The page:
For three days in a row I drove the dirt switchback road all the way up to the high plateau. That’s where the river was. I’d get up early. My campground breakfast: peanut butter on crackers, a banana and a lot of water. I’d always wake up parched. I never hydrate enough when I fish. Sometimes I even forget to eat.
The car thermometer registered 2 or 3C in the mornings. Once in town I’d grab a large coffee, or two, for the drive. Then it was the slow climb up the switchback leaving the fruit trees and vineyards of the valley behind.
In the morning there was always some fog or cloud at elevation and the temperature would drop. Prehistoric looking rock monoliths would appear and startle me as I made my way through the mist. I imagined Sherlock Holmes on the Moors in The Hound of Baskervilles, and a huge dog with glowing eyes on the hunt. I also imagined William Wallace and his clan on foot in the Highlands disappearing into the fog, eluding the English who were also on the hunt.
After the summit it was a short steep drop with hairpin curves descending to the river. I kept my hands clutched to the wheel. It was low gear, foot riding the brake pedal all the way down…coffee sloshing and spilling. By the time I got to the crossing and pulled-over it was around 8:30 or 9:00 am and sub-zero, usually around -4C. Cold. When I exited the car I immediately regretted not bringing waders on my trip.” Stupid is as stupid does”.
By then the top of the hills far to the west were just starting to catch the morning light. I’d watch the glow with envy. I’d have to wait some time before it travelled all the way to me and brought warmth. I was early. Too early. I’m always too early when I go fishing.
I wrestled my wading boots on over heavy wool socks. They were still wet from fishing the previous day and stiff with the cold. On my first few steps I walked like Herman Munster. It was like I had cinder blocks on my feet. As I moved back and forth they loosened up a bit. I got the rest of my gear together. Fingerless fleece gloves made the task bearable in the cold. I checked and double checked to make sure I had everything. I didn’t want to have to come back to the car because of a forgotten item. I wanted a full day on the river. I wanted as much time as the light would offer. I’d be covering a lot of water and wanted to go in only one direction until late afternoon. Until the waning light would remind me it was time to turn around and boogaloo back.
Morning frost turned my boot tops icy white as I crossed a field on the way to the water. Grass hoppers, cicadas and other terrestrial bugs were sluggish, some seemingly in a deep sleep. I knew that would change. The sun would bring some of them back to life and trout would be on the look out for them.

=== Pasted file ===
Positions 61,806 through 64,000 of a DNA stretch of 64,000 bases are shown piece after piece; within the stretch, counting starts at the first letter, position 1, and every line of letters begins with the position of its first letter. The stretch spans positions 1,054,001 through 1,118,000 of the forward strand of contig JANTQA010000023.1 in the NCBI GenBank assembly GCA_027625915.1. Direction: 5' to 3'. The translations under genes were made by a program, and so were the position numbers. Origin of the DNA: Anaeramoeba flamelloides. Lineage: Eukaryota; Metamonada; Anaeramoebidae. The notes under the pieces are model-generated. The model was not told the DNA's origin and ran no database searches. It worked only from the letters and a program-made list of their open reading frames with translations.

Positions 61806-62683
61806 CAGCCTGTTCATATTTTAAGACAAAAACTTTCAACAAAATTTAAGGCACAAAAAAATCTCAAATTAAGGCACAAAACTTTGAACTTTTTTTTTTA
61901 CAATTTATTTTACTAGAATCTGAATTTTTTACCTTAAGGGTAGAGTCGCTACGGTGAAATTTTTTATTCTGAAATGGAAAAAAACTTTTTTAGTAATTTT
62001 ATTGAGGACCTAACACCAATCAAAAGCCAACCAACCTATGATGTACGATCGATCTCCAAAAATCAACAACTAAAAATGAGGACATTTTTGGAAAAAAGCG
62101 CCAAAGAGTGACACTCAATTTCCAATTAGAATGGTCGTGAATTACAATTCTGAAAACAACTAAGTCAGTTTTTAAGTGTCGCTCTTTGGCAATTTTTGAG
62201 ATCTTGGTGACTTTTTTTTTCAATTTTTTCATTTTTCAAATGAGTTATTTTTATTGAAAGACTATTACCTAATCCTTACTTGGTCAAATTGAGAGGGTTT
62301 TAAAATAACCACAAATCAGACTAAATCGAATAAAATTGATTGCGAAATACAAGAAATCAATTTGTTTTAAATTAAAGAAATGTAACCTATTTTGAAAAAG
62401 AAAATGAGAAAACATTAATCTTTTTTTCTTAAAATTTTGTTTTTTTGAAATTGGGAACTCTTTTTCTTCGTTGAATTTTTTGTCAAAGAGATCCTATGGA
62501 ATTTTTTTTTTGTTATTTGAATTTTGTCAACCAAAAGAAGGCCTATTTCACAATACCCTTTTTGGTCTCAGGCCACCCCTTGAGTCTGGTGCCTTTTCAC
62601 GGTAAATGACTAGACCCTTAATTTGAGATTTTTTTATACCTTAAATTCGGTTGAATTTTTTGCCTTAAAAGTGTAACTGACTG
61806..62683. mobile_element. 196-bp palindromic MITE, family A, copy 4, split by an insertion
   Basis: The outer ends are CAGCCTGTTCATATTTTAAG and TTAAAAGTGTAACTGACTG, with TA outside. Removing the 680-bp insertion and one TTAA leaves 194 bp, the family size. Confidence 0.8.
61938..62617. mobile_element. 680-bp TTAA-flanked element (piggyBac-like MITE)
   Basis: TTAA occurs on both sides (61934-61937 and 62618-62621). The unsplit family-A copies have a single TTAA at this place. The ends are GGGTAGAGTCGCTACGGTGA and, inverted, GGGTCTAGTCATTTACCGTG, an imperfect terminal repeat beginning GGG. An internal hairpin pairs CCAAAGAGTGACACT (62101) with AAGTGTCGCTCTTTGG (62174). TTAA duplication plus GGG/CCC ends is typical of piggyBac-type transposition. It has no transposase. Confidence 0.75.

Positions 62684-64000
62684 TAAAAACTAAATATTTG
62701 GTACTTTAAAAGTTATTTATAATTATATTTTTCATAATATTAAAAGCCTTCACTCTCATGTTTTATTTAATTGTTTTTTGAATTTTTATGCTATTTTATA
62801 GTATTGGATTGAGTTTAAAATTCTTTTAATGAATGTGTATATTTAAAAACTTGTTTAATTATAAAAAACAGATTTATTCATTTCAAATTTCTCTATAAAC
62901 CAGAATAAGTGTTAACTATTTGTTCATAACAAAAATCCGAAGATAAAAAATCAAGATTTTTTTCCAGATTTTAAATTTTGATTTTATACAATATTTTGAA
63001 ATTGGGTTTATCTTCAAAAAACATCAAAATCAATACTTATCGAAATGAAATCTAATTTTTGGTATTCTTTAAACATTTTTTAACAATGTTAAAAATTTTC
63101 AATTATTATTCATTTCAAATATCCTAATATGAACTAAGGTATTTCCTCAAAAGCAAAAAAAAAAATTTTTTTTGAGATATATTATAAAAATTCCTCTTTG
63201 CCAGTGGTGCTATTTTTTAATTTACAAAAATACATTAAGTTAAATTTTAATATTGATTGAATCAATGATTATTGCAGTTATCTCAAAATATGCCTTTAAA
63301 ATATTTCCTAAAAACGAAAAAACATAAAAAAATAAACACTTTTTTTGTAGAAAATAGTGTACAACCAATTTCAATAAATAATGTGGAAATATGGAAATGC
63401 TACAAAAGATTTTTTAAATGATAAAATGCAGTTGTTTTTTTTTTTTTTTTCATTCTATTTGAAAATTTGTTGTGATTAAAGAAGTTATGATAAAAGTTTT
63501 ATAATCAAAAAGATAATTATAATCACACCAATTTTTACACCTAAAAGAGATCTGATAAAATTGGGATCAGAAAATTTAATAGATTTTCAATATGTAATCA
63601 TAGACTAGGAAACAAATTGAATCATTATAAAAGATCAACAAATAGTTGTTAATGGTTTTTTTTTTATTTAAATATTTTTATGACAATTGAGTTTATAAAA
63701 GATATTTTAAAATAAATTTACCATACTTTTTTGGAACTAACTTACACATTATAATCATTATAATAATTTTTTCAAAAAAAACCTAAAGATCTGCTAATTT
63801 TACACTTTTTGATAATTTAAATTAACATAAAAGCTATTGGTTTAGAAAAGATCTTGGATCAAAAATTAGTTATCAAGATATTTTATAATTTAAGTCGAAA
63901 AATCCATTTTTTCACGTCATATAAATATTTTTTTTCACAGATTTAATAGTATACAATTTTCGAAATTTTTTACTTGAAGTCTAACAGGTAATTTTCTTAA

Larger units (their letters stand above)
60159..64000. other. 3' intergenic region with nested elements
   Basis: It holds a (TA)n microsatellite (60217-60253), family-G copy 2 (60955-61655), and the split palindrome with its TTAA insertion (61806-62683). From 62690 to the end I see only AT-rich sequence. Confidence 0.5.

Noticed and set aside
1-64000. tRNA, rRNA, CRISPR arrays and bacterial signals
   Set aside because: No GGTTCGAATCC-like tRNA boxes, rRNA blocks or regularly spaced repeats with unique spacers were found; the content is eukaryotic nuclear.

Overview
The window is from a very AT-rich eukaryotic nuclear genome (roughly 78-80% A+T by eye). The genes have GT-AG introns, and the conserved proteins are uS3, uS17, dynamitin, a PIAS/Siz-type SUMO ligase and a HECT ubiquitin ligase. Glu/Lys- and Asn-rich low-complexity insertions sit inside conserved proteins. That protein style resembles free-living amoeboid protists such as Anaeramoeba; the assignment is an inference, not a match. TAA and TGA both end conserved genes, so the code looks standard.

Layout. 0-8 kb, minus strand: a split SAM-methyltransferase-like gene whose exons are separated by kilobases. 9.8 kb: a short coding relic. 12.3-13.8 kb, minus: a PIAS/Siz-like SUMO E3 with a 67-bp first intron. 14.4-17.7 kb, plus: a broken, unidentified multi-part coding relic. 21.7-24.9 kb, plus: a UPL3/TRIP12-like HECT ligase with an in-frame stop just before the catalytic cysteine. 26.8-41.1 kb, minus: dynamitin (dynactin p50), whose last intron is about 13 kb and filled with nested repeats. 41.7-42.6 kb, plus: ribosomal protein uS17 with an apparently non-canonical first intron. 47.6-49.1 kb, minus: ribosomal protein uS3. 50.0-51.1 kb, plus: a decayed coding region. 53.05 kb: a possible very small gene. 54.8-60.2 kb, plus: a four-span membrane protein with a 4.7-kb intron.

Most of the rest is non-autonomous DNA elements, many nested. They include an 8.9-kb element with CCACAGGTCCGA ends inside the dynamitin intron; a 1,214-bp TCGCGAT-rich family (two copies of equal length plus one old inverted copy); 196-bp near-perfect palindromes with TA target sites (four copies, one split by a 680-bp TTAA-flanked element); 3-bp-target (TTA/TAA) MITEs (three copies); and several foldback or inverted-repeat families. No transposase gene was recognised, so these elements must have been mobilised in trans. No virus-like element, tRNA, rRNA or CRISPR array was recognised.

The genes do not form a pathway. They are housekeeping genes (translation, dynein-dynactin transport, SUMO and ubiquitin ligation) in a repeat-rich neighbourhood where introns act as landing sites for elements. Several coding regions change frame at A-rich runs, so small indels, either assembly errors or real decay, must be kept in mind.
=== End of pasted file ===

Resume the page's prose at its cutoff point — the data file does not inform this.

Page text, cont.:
Briskly walking the river banks warmed me and then river crossings would make me cold again. Upstream I went, feet frozen, reading and memorizing the water as I travelled.
Then the sunlight finally reached the river. I embraced its warmth. It was like nourishment. With the sun’s energy I knew things would come alive. With the light flooding the river I was now able to sight-fish. I could begin my search in earnest. My search for Brown trout.
Not much had been written about this river on the high plateau, or at least I couldn’t find much. Several years ago I did come across one good story which caught my attention and stayed with me. It was written by a fly fishing guide. He described the region as wide open, barren, inhospitable and prone to hostile weather, and said the river was moderate in size. For an angler walk-wading, mid-sized water is always welcomed as it is easy to negotiate and locate fish in. The author reported the river did not hold many trout but had some good ones, even a few trophies, and said it fished best at the beginning of the season. Here I was standing on its banks near the END of the season. Wrong time? I didn’t know. I felt there had to be some trout around. And they had to eat!?
I could tell the river had been fished over all summer long. The path alongside it was well warned by wading boots and sheep hooves. With a six month fishing season and a lot of angling pressure, I knew the trout here would be on high alert. With the wide open (no place to hide) terrain I’d have to take my time and be stealthy. I didn’t want to scare the few trout that I might come across. Things were going to be challenging…